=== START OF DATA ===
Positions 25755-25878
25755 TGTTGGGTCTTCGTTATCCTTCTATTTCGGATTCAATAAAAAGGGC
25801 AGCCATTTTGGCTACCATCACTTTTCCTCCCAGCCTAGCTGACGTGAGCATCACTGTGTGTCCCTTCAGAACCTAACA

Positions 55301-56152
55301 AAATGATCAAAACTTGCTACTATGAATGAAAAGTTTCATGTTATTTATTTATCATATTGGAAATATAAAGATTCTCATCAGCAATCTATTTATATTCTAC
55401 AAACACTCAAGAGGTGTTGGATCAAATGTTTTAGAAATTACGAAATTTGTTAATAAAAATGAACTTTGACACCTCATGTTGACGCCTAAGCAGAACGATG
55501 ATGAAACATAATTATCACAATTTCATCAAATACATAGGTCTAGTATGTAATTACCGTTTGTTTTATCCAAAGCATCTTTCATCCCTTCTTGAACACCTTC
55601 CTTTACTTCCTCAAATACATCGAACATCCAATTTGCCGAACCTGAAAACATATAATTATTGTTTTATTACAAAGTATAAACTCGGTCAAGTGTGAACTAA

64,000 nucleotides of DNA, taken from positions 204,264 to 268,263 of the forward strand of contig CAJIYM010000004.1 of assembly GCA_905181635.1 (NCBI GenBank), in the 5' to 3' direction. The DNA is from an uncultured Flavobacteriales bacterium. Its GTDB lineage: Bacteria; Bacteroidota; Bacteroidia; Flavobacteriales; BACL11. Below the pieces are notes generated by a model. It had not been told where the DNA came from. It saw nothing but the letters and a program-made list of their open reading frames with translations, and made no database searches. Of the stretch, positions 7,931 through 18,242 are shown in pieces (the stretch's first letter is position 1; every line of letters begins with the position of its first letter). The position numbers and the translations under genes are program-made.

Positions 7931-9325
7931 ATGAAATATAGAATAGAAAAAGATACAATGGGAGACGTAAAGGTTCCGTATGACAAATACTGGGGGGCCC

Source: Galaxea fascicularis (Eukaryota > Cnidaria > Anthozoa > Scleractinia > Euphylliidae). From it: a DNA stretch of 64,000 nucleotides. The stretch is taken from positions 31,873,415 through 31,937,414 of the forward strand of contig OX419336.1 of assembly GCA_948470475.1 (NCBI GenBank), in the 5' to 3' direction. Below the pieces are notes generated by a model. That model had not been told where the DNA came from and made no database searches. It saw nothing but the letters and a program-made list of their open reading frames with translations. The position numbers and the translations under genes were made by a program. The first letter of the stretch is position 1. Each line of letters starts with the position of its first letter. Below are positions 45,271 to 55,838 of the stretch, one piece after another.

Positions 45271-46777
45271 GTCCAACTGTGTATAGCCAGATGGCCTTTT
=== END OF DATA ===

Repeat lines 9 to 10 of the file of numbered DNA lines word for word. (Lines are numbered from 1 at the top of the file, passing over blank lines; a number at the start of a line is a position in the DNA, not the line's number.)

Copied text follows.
64,000 nucleotides of DNA, taken from positions 204,264 to 268,263 of the forward strand of contig CAJIYM010000004.1 of assembly GCA_905181635.1 (NCBI GenBank), in the 5' to 3' direction. The DNA is from an uncultured Flavobacteriales bacterium. Its GTDB lineage: Bacteria; Bacteroidota; Bacteroidia; Flavobacteriales; BACL11. Below the pieces are notes generated by a model. It had not been told where the DNA came from. It saw nothing but the letters and a program-made list of their open reading frames with translations, and made no database searches. Of the stretch, positions 7,931 through 18,242 are shown in pieces (the stretch's first letter is position 1; every line of letters begins with the position of its first letter). The position numbers and the translations under genes are program-made.

Positions 7931-9325